Pittsburgh: A Brief History
Originally occupied by the Shawnee and Delaware tribes, Pittsburgh had become the center of a contest between the British and French empires for control of North America by the mid 18th century. Each nation built forts at the Pittsburgh Point where the confluence of the Allegheny and Monongahela forms the Ohio.
Developing initially as a commercial city in the 19th century, Pittsburgh became one of the nation's greatest industrial cities, notable for its glass, iron, steel, aluminum, and railroad equipment production. Cheap energy from local deposits of bituminous coal and river and rail transportation were essential elements in its rise. Pittsburgh entrepreneurs such as Andrew Carnegie, Henry Clay Frick, and Andrew W. Mellon supplied the business acumen that drove its progress. Labor conditions in the city's industries, however, were often brutal, and the city suffered from some of the nation's most severe labor disturbances. By the time of the Great Depression of the 1930s, steel markets and production had shifted westward and Pittsburgh had begun a long decline as an industrial leader. While wartime demands boosted Pittsburgh industry temporarily, at the end of World War II the city suffered from industrial decline, heavy smoke pollution, deteriorated housing and infrastructure, and poor municipal services.
In 1945, business and political leaders, led by banker Richard King Mellon and Democratic Mayor David L. Lawrence, launched what became known as the Pittsburgh "Renaissance," the world's first attempt to renew a major industrial city. The Renaissance was the product of a unique public-private partnership that combined public power with private funding. The movement focused on the goals of environmental improvement, downtown renewal, and transportation revitalization. The city conducted significant urban renewal projects in the Lower Hill and elsewhere, removing slums but also causing major social dislocations.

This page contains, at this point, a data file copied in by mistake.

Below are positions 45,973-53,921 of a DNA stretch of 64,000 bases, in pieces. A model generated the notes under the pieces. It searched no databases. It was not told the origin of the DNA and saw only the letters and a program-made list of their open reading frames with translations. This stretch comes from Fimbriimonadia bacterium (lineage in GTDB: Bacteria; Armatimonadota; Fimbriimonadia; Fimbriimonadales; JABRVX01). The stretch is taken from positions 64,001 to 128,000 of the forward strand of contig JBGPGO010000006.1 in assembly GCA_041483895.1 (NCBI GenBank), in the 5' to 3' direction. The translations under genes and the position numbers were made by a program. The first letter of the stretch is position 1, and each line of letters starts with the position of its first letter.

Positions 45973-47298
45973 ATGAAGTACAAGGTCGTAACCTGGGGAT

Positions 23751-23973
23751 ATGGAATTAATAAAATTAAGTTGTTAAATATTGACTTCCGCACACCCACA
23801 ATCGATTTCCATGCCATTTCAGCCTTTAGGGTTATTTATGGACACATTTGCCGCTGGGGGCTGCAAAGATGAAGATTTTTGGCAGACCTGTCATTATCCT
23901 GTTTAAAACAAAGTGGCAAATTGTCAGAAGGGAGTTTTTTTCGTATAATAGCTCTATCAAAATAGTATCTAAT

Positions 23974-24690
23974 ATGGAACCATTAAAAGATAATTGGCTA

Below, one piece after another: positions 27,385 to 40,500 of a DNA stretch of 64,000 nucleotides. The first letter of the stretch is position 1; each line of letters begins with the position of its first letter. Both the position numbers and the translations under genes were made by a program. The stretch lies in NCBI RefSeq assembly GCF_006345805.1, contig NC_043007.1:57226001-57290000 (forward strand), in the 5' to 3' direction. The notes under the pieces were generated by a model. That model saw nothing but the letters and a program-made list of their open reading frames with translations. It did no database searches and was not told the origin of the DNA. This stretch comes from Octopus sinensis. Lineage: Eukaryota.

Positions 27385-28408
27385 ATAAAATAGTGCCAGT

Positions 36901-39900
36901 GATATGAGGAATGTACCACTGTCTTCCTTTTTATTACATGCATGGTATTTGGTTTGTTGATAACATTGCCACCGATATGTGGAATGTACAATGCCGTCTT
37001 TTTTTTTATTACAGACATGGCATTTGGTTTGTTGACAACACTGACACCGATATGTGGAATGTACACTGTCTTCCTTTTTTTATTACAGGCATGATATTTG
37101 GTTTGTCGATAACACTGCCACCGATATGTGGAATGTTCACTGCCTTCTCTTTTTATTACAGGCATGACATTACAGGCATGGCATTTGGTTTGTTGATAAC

Renaissance I lasted approximately two decades, followed by a period of limited development, as the public-private coalition fell apart. In 1977, however, newly-elected Mayor Richard S. Caliguiri restored the partnership and launched Renaissance II which aided the neighborhoods and continued downtown renewal. Even though the steel industry collapsed during Caliguiri's administration, wiping out more than 125,000 manufacturing jobs, Pittsburgh's downtown remained viable, and service employment grew during the 1980s.
Since the 1980s, public and private leadership have struggled to reduce urban decline, stem population loss, and revitalize both city and region through high tech, education, and medical initiatives. In addition, old industrial sites, or brownfields, especially along the rivers, are being developed for various purposes, including shopping malls, technology parks, and combined commercial/retail/ residential districts. Especially notable are Washington's Landing, a redeveloped industrial island with residential and commercial clusters and excellent public spaces, Nine Mile Run ("Summerset"), a New Urbanism residential development with a major "green corridor" built on an old slag heap, and the Pittsburgh Technology Center and the South Side Works (a retail/restaurant cluster), each constructed on space formerly occupied by the Jones & Laughlin Iron & Steel Company on opposite sides of the Monongahela River.
City and county government, along with Pittsburgh area foundations and non-profit special-purpose organizations, have been focusing their efforts on constructing recreational facilities along the rivers, creating a regional trail network, building new stadiums, and expanding and redesigning the convention center. Manufacturing in the region continues to decline; today, the city's largest employers are the University of Pittsburgh Medical Center and the institutions of higher education. Promising, however, is the existence of a number of high-tech initiatives, primarily stimulated by CMU and Pitt's expertise in computer science, robotics, tissue engineering, and biotechnology. In addition, a vigorous movement is underway to construct "green buildings" and install green roofs, and today Pittsburgh has more LEED-certified buildings than any other city in the nation.